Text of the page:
By Christopher A. Pape
I’ve been told by my grandmother a million times that when she saw Barbra Streisand perform in Funny Girl she knew that Barbra would be a star. Recently, I had that same sensation when I was privileged enough to see a performance of Bring It On, the new musical, starring Taylor Louderman. Like Judy Garland, Ms. Louderman is from a small Midwestern town and has a voice that is as smooth as gold.
It is no small thing for me to suggest that Ms. Louderman is the next Garland. For me, Judy was the epitome of what it meant to be an American legend; I have seen many young talents come and go – only to fade way like a summer breeze. Yet, there is something about Taylor that resonates with me. Perhaps it’s just her bubbly personality; I suspect it’s more than that.
Sitting in the theater waiting for the musical to commence, my friend and I were both concerned over the ‘schmaltz’ factor of the production. Was this going to be worth our time? Well, we couldn’t have been more wrong. Taylor stole the show with her clear voice and precise acting and we loved the interplay of her with the whole cast.
I was honored to sit down with her; I picked her brain about her recent move to New York, the difference between Broadway and regional theater and what her future goals may entail. The whole time she was gracious and authentic. I hope you like the piece as much as I liked interviewing her.
Resident (R): I just saw the show last night. You’re extremely talented and I was enthralled.
Taylor Louderman (TL): How kind of you! Thank you so much.
R: You’re from Missouri and just moved to the city in August. How have you acclimated?
TL: It’s growing on me. At first, it was a big adjustment, but now I love it more and more. It’s a lot to take in, but now I’m okay.
R: What part of the city do you live in?
TL: I’m in Long Island City – the first stop in Queens.
R: I used to live there.
TL: Really? It’s so beautiful there. It’s a newly revitalized area; I live right by the Pepsi Cola sign!
TL: Do you have a good view of Manhattan?
R: I do! It’s nice to step away from the show and come home – be able to see the city in the distance. It’s very cool.
R: I’m glad you brought up the show. Tell us, how did you get involved? Give us your back story.
TL: I grew up in a small town in Missouri where the cattle population exceeds the human population. As a child, my mom would have to drive me into St. Louis, which took about an hour, in order for me to be in theater productions. It was my hobby and I loved it, so she wouldn’t dare deny me the opportunity. During high school, I would have soccer practice, freshen up and then drive into St. Louis, come home, do homework and do it all over again the next day.
I was very serious about acting, kind of like my character Campbell is about cheerleading. It was my thing and I worked very hard to get into a good university – I ended up at University of Michigan at Ann Arbor, where I studied musical theater for two years. At the end of my sophomore year, I got an email from Rachel Kaufman to audition for Bring It On. I got the part and went onto the road with the tour and I’ve been playing the part for about a year now.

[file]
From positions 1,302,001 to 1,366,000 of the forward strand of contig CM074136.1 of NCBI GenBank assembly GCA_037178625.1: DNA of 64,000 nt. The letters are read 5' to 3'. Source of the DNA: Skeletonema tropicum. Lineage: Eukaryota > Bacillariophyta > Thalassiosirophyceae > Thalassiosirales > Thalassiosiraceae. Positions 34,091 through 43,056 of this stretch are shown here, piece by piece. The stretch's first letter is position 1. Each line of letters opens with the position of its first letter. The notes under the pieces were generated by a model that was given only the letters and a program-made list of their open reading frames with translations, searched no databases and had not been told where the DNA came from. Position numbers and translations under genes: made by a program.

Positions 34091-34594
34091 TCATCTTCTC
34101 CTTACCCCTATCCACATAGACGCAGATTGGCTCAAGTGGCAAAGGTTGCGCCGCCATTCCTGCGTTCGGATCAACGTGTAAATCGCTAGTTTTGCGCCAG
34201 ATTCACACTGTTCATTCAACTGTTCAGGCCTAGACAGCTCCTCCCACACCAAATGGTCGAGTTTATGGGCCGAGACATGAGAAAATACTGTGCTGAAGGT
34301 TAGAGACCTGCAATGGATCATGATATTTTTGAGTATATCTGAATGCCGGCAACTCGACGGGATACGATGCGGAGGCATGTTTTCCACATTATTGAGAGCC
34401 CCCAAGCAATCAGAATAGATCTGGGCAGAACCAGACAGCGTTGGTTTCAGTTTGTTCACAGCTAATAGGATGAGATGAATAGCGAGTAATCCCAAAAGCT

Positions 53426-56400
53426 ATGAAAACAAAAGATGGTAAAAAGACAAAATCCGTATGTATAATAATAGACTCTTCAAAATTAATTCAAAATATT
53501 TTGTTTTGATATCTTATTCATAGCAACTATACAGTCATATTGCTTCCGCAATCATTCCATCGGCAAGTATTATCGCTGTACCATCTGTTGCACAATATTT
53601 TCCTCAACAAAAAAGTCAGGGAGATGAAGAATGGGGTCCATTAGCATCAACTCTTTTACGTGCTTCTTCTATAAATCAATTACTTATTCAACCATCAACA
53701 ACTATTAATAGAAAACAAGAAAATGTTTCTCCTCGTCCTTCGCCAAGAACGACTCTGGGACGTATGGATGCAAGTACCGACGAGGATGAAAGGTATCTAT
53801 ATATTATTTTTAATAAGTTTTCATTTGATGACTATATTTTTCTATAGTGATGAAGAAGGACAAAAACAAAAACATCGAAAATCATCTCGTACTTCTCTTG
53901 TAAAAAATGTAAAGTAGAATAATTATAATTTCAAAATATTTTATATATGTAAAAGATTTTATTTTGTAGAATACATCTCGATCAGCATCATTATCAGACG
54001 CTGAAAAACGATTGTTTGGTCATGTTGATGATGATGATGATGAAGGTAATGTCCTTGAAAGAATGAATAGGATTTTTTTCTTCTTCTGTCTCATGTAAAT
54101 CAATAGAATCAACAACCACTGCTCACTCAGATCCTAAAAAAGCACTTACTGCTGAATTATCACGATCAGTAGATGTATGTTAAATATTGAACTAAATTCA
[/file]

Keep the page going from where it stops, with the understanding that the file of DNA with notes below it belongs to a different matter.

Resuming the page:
R: When did the show come to Broadway?
TL: We opened August 1st. We finished in Toronto, which was our last stop, in May.
R: How is the Broadway stage different than regional theater?
TL: It’s very different. The theaters are often much larger when on tour and less intimate. On Broadway, it’s really great to have a more realistic feeling because the audience is much closer to the stage and right there with you. I like being on a Broadway stage much more; I can relate with the audience – I get a stronger connection with their emotions; how they are feeling. The lifestyle between touring and Broadway is completely different – it makes it feel like I’m doing a completely different show.
R: Having seen the show, I can attest to its extreme physicality – how do you cope with that?
TL: I sleep so much. I really have to limit myself from doing only one errand a day, especially when I’m in Manhattan. The whole cast takes care of their bodies. We all get together 30 minutes before the curtain rises. We’ll warm up our voices and bodies. It’s a big task and we really have to be careful, but we know what we are doing and the guys underneath us will never let us fall. I feel completely safe.
R: Without being rude, you’re around the same age as your character, Campbell. How did you identify with her?
TL: I think I’m so much like her and the show has developed to be more like I am. For example, I even switched schools in my junior year of high school – very much like Campbell did. I think everyone has been in a similar situation, having to start from scratch; I certainly did when I had to change schools. So I can totally relate to my character’s emotions.
R: So now that you have a taste of Broadway, do you think you’ll go back and finish school or will you become a Broadway Diva?
TL: That’s a good question. I will go back when the time is right. I certainly want to ride this wave and get out of it what I can. I love it and I’m learning a lot – which I think is extremely important. Eventually, I will go back to school, but for right now I’m excited to see what’s next. •